The Massacre at Deir Yassin and Hind

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Edna Yaghi’s Column

 

On April 9, 1948, while Haganah forces attacked the village of Castel, Irgun and Stern Gang units massacred the inhabitants of the peaceful village of Deir Yassin. The Israel Defense Forces’ report admitted the massacre of 254 Palestinian men, women and children and said that it was a “decisive accelerating factor” of the Palestinian exodus. One Israeli soldier present at the slaughter described how the Irgun forces “shot everyone they saw in the houses, including women and children√©”

Just before Jewish terrorists massacred the villagers of Deir Yassin, Abdul Qader Husseini was slain at Castel. Husseini was the charismatic and brave leader of the Palestinian resistance. His death was a great loss to the Palestinians for it deprived them of exceptional leadership just when they needed it most.

Both the Deir Yassin massacre and the death of Husseini were the disasters that broke the spirit of the Palestinian resistance during the first 10 days of April.

The Irgun Gang assaulted Deir Yassin from the southeast while the Stern Gang attacked from the east. The assault began during dawn. It was a Friday. The village of stonecutters had been at peace with their Jewish neighbors and did not want fighting to break out in their area. But when some sentries caught sight of the invading forces they alerted the sleeping village. Those who were lucky enough to flee did so, others stayed behind to defend the village. Many, especially women and children had no time to escape. The British colonists had made sure that Palestinians were denied access of weapons and many a time, Palestinians who were caught with guns or even just the possession of one bullet were imprisoned. This law left the Palestinians mostly unarmed or poorly equipped, while the Haganah, Irgun and Stern Gangs were heavily armed and trained in subversive warfare and terrorist actions.

The village was bombarded by mortar attacks from 3 different directions. By noon, all resistance was silenced and the Jewish invaders moved in to perform their “cleanup operation” which took them from house to house where they machine gunned homes and then threw in grenades. It didn’t matter who was in the houses. Men, women and children were brought out and lined up against a wall and shot. It was not enough that helpless women and children were savagely killed, but members of these Gangs ripped open pregnant women’s stomachs with knives. One lady tried to save the fetus of a female whose stomach was bayoneted but the Jewish forces shot and killed her in the process.

Some of the men from the village were rounded up, loaded on trucks and then paraded through the Jewish quarter of Jerusalem before they were taken to a stone quarry and shot in cold blood. Some surviving women and children were forced on trucks and released at the Mandelbaum Gate, Jerusalem.

A representative of the International Red Cross later described how he had gone to Dier Yassin after April 9, to see if there were any survivors. He could tell that the “cleanup” had been performed with machine guns, grenades and then finished off with knives. He saw a female member of the Gangs rush past him, a mad gleam in her eyes. In her hand she held a long knife still dripping with the blood of those she had helped murder.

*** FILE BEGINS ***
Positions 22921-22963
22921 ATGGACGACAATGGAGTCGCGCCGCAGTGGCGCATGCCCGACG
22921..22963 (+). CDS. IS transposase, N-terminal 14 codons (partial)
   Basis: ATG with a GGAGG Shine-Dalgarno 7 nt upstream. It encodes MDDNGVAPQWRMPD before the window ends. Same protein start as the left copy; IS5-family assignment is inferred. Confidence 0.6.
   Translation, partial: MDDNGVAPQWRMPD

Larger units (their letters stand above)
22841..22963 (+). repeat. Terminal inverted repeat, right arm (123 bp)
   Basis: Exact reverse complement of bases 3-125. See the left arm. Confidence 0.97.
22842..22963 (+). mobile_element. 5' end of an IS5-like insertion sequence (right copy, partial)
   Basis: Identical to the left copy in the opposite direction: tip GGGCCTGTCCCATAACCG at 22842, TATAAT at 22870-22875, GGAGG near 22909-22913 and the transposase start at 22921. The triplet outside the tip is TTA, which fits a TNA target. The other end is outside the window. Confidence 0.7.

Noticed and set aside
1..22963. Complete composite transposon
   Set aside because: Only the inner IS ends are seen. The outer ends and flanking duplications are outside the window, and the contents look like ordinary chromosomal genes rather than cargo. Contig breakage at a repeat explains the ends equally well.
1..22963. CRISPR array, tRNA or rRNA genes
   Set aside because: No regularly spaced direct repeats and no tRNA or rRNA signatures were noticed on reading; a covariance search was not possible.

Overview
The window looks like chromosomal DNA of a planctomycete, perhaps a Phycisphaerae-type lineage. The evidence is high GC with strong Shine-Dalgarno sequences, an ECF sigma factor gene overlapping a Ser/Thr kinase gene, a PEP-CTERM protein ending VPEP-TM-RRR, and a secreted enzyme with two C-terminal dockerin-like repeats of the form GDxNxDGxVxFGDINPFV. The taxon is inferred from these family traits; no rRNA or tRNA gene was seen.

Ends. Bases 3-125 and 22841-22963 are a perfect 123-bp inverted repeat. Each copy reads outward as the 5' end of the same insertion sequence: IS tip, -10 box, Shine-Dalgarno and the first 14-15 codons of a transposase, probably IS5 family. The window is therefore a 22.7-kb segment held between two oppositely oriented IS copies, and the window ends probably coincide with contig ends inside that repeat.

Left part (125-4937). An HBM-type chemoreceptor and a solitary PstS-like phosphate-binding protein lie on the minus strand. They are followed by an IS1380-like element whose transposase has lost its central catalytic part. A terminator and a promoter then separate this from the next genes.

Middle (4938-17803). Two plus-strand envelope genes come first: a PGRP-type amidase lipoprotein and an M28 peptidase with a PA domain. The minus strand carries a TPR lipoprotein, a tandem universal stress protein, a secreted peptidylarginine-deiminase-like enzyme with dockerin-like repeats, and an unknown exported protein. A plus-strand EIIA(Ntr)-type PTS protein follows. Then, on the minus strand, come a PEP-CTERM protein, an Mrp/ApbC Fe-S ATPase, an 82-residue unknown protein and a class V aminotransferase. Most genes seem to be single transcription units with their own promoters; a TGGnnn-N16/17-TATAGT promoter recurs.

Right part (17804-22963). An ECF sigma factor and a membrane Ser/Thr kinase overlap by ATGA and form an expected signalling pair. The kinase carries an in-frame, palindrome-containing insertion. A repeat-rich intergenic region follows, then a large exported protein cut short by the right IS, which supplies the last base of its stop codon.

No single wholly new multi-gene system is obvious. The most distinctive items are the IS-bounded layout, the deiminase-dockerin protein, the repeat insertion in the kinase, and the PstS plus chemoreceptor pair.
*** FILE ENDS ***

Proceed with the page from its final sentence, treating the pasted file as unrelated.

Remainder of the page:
On the morning of April 9, as the innocents were being massacred in Deir Yassin, Abdel Qadar Husseini, the most revered of all Palestinian fighters was being buried in Jerusalem at the sacred Haram al-Sharif.

Also in Jerusalem, his cousin, Hind Husseini, coordinator of the Arab Women’s Union, mourned over the death of her relative. She also tried to listen to the news of the war over the radio. She heard a knock on her door and when she went to open it, she was met by 6 orphaned children from Deir Yassin. She immediately took them into her home. Some were covered with blood and others were too frightened to speak. Some of the children had not been slaughtered along with the adults because they hid under beds or their parents shielded them with their dead bodies.

For the next week, Hind worked with Adnan Tamimi to locate the surviving children of Deir Yassin. They found 55 in all. Hind put aside all thoughts of marriage and decided to dedicate her life to her babies. Her family was sympathetic to her wishes and gave her Dar Husseini, the home her grandfather built and the place where she was born. On her 32nd birthday, just 2 weeks after the massacre at Deir Yassin, Hind renamed the mansion Dar El Tifl (Children’s House).

Hind dedicated her life to the orphans that she had found or who had found her. She made caring for the children her full time job and worked diligently to provide them with an education and help them find homes or jobs later on. With the help of others, she created a school for girls that educated more than 1,450 females from preschool to the 12th grade. Eventually, Dar El-Tifl offered college course, credits and graduate degrees. Today, 250 orphans live at Dar El-Tifl.

Hind died in September 1995. Thousands of people have been positively affected by this saint’s benevolent generosity and her noble dedication. The orphans of Deir Yassin will never be able to forget the tragedy they witnessed the day of the massacre. Their scars will last for generations to come. But Hind was there to give them hope and to give them love.

Lest we forget however, every day Israelis commit new Deir Yassins and the slaughter of the innocents continues.

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